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European elections: Pro-EU parties hold their ground against far-right

By Caoimhe Toman

Date: Monday 27 May 2019

European elections: Pro-EU parties hold their ground against far-right

(Sharecast News) - An alliance of pro-EU parties held their ground across the continent on the Sunday elections as massive boosts for Greens and Liberals kept the far-right anti-establishment gains at bay.
Although some pro-EU parties have faced losses, most significantly the narrow defeat of Emmanuel Macron's En Marche France by its Eurosceptic counterpart National Rally, led by Marie Le Pen and Nigel Farage's Brexit Party victory in the UK, crushing both the Tories and Labour.

Turnout rose for the first time in 40 years and early estimates produced by the European Parliament suggest voters returned a more fragmented pro-EU majority, with traditional centre-ground parties losing seats to Greens and Liberals.

Nevertheless it was enough to fight against the gains made by Eurosceptic and far-right parties that were popular in France and Italy.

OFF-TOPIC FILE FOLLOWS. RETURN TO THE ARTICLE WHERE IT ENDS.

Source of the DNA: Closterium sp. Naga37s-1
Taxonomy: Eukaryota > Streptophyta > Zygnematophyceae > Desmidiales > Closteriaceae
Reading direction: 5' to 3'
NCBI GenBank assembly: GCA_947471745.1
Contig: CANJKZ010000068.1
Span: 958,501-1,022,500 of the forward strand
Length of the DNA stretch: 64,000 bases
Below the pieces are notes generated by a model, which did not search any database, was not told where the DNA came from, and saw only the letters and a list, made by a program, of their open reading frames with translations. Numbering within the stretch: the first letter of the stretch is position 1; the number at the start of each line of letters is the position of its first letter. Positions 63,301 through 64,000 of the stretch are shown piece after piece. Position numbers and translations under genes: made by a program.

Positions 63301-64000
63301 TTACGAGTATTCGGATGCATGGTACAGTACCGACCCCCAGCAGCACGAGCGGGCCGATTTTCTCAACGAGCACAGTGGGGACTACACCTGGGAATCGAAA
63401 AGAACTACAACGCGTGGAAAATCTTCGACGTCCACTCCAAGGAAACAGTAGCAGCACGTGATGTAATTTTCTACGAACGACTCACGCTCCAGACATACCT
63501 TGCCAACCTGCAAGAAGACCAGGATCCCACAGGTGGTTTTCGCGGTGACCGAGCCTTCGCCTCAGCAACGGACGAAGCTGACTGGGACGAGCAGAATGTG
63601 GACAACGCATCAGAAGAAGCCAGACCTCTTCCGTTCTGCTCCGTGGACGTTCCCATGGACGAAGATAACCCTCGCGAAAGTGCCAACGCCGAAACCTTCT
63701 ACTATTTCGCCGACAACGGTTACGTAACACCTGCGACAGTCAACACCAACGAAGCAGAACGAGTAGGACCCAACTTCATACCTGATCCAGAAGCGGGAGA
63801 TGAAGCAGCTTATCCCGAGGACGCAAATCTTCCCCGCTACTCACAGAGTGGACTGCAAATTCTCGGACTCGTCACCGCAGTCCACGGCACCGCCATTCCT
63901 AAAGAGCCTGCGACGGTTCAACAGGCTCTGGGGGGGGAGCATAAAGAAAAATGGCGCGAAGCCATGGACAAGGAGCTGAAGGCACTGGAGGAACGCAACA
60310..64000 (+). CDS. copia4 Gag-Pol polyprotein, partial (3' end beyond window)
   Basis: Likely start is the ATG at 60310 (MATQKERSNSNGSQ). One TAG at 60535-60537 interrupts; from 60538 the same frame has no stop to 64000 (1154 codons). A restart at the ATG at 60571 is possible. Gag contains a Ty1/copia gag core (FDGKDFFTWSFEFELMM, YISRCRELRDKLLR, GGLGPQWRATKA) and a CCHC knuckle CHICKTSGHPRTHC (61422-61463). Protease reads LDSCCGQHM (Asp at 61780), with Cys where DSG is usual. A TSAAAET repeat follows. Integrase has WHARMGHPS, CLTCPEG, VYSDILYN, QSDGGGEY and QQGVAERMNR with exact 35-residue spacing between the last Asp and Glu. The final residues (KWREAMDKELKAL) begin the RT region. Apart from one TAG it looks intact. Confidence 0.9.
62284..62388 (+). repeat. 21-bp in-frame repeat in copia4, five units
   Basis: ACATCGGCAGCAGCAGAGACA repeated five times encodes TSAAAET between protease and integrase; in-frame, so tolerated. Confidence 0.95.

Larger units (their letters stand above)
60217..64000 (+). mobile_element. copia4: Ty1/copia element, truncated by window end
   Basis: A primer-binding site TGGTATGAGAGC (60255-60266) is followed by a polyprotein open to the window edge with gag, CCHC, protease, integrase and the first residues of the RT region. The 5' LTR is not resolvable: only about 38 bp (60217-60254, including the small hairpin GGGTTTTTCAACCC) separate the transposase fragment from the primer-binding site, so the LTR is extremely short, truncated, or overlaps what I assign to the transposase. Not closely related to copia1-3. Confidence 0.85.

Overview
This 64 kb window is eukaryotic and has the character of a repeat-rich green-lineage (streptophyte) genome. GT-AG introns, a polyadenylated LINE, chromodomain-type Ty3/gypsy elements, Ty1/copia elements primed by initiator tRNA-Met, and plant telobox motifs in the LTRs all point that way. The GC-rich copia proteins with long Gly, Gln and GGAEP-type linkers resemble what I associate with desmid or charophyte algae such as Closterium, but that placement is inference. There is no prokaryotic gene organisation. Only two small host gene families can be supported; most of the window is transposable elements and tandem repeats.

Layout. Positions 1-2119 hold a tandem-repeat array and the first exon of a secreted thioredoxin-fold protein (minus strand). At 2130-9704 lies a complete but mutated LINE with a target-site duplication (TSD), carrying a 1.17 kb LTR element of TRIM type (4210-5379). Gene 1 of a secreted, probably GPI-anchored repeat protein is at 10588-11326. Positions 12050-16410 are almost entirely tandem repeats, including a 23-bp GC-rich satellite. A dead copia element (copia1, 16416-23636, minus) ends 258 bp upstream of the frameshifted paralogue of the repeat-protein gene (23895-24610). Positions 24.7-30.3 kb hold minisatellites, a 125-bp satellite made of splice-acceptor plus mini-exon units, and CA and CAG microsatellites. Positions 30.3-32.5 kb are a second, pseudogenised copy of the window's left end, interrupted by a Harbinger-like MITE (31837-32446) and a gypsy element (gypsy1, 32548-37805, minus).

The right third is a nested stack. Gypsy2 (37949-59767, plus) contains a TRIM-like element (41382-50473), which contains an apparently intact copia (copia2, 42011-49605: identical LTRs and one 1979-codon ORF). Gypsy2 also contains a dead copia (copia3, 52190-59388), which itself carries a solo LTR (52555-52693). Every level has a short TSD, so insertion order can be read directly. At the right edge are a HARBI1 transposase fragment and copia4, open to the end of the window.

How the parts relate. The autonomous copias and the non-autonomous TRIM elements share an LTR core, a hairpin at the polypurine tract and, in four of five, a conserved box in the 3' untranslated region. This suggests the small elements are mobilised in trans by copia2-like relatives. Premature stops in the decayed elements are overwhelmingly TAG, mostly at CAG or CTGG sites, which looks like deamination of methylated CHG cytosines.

Eurosceptic, anti-establishment and hard-right parties were also expected to top polls in the UK, Italy, Poland, and Hungary.

If these estimates are correct it could be the end of the centre-left and centre-right majority that has been held in the parliament since 1979 and resulting in a more divided bloc.

The centre-right European People's party will hold on to 180 seats in the EU parliament, down from 221 in 2014. The Socialist group will fall from 191 to 152 seats and the traditional centre-ground pan-EU parties lost ground to the Liberals, who are expected to rise from 67 to more than 100 seats. On the other hand, the Greens increased from 50 to 67, boosted by their performance in Germany.

The results across the EU's 28 member states will have a decisive impact on the political direction in Brussels for the coming five years. They signal that the EU is likely to broadly continue current policies: distancing itself from US President Donald Trump's protectionist trade policies, gradually integrating the euro area, finding solutions for the balancing of non-EU migrants in the bloc and denying the UK from any attempt to reopen the Brexit deal.

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